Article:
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Sexual orientation discrimination in the labour market

  • Drydakis, Nick
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    This research examines the possible discrimination faced by gay men compared to heterosexuals when applying for jobs in the Greek private sector. This issue was addressed through the observation of employer hiring decisions. Mailing pairs of curriculum vitae, distinguished only by the sexual orientation of the applicants, led to the observation that gay men faced a significantly lower chance of receiving an invitation for an interview. However, in cases where employers called applicants back, the wages offered did not differ significantly between gay and heterosexual applicants. Nevertheless, there is substantial evidence to suggest that discrimination based on sexual orientation does exist in the Greek labour market, and at alarmingly high levels.

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    File URL: http://www.sciencedirect.com/science/article/B6VFD-4V94WXT-2/2/e70a7da6a30ffad4ec6e23ff95e2c7b2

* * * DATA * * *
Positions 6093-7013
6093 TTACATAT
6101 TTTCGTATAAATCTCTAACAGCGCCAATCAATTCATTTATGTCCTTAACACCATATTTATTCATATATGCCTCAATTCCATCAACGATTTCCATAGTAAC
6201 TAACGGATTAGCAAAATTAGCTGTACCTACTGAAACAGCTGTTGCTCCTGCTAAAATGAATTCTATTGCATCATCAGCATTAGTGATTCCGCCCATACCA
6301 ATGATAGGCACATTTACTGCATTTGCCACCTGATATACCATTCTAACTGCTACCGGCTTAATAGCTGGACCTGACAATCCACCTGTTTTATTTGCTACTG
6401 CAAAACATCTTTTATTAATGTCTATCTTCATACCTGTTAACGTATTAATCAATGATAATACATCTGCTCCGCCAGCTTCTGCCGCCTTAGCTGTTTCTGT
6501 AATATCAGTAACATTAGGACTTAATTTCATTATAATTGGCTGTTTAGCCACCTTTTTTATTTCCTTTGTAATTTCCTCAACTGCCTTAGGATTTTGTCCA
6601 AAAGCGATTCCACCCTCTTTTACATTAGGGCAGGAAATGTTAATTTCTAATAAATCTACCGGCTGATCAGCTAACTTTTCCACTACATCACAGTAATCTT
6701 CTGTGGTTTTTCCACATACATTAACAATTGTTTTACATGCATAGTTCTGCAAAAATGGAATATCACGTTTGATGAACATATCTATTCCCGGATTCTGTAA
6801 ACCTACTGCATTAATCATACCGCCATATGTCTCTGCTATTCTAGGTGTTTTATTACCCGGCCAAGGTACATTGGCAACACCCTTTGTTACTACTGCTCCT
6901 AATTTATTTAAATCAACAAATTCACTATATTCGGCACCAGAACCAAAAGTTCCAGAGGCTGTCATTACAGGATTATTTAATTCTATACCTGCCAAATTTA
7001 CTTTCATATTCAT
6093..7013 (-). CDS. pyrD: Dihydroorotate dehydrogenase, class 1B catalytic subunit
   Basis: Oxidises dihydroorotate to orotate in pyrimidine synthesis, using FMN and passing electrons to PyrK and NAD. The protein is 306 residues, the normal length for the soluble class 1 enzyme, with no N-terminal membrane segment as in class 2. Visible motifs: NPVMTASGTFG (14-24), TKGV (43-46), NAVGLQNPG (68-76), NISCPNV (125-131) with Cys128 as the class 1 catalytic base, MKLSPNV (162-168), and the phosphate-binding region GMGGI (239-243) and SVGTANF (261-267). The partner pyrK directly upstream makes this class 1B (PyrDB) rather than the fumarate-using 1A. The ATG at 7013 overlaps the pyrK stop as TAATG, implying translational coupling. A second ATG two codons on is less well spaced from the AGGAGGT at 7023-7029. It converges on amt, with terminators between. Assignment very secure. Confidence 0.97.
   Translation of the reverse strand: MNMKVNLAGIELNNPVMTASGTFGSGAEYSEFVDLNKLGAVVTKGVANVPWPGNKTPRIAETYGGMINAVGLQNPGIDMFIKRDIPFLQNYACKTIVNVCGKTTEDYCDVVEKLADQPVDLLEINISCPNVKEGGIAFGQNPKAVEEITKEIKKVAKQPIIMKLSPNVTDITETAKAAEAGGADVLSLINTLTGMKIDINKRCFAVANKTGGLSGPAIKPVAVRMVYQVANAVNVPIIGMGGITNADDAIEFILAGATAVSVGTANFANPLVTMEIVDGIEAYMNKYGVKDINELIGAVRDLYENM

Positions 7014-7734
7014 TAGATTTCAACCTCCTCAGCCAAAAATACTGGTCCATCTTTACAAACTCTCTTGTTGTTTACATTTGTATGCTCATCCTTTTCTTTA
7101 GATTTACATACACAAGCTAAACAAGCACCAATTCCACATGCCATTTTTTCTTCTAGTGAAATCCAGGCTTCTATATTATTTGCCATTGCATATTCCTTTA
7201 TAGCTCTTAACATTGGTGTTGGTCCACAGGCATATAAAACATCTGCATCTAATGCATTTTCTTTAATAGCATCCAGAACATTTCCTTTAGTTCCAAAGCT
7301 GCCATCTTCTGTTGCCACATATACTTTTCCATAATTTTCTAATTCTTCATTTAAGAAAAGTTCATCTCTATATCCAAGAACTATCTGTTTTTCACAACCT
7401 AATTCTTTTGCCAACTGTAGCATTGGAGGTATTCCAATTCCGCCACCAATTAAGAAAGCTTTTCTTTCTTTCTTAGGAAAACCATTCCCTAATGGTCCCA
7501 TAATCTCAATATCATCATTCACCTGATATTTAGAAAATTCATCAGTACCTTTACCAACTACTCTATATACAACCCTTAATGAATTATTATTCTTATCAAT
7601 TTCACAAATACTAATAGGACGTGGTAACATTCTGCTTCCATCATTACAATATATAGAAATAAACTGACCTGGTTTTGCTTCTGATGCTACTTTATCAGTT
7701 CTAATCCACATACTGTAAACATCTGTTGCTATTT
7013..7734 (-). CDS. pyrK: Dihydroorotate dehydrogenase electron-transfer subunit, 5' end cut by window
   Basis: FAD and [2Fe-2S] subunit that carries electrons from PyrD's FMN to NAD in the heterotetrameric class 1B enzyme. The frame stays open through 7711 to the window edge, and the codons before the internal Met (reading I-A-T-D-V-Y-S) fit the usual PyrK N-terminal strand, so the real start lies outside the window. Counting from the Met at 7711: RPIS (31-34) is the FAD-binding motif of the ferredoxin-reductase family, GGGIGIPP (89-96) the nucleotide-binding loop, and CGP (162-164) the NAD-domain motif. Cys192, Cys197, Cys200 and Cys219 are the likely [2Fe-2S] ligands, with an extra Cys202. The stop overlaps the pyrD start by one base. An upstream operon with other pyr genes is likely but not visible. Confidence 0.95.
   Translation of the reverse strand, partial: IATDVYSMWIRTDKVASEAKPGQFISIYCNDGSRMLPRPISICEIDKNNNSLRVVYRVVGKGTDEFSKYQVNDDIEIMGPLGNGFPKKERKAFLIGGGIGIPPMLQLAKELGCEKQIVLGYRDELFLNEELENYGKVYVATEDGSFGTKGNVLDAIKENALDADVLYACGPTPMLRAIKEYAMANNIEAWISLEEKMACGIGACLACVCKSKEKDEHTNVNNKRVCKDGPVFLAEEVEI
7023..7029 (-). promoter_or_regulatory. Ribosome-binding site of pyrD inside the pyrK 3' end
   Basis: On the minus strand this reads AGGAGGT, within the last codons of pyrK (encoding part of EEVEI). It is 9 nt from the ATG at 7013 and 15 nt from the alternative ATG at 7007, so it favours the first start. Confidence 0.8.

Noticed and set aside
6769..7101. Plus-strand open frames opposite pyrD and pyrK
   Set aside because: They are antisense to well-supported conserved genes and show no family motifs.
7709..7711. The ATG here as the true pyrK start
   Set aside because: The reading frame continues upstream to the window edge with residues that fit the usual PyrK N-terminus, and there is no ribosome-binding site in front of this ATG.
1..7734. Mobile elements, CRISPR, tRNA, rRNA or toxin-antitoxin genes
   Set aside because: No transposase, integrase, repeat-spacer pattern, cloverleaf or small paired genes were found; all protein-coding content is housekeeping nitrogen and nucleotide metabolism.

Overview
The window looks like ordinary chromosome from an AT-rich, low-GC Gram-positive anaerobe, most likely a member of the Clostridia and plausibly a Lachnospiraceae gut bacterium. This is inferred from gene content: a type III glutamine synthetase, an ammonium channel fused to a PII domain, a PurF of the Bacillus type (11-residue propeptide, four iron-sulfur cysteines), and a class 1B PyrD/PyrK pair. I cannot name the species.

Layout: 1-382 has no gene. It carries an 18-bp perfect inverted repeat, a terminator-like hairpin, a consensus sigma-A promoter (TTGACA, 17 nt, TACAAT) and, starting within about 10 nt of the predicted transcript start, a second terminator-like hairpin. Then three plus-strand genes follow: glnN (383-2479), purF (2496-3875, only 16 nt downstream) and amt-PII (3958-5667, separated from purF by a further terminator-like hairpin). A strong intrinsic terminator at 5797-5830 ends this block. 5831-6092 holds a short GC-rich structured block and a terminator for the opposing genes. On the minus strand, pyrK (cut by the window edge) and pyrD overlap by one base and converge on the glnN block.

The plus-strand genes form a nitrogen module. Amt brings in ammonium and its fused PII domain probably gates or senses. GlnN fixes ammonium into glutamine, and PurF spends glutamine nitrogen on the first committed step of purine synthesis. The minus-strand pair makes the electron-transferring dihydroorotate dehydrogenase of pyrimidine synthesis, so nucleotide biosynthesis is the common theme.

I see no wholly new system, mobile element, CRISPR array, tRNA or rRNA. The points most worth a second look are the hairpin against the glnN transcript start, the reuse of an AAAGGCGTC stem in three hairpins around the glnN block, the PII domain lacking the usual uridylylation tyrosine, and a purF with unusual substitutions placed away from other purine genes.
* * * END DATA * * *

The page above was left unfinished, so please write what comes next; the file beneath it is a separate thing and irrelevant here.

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    Article provided by Elsevier in its journal Labour Economics.

    Volume (Year): 16 (2009)
    Issue (Month): 4 (August)
    Pages: 364-372

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    Handle: RePEc:eee:labeco:v:16:y:2009:i:4:p:364-372
    Contact details of provider: Web page: http://www.elsevier.com/locate/labeco

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    17. Carpenter, Christopher S., 2007. "Revisiting the income penalty for behaviorally gay men: Evidence from NHANES III," Labour Economics, Elsevier, vol. 14(1), pages 25-34, January.
    18. John M. Blandford, 2003. "The nexus of sexual orientation and gender in the determination of earnings," Industrial and Labor Relations Review, ILR Review, Cornell University, ILR School, vol. 56(4), pages 622-642, July.
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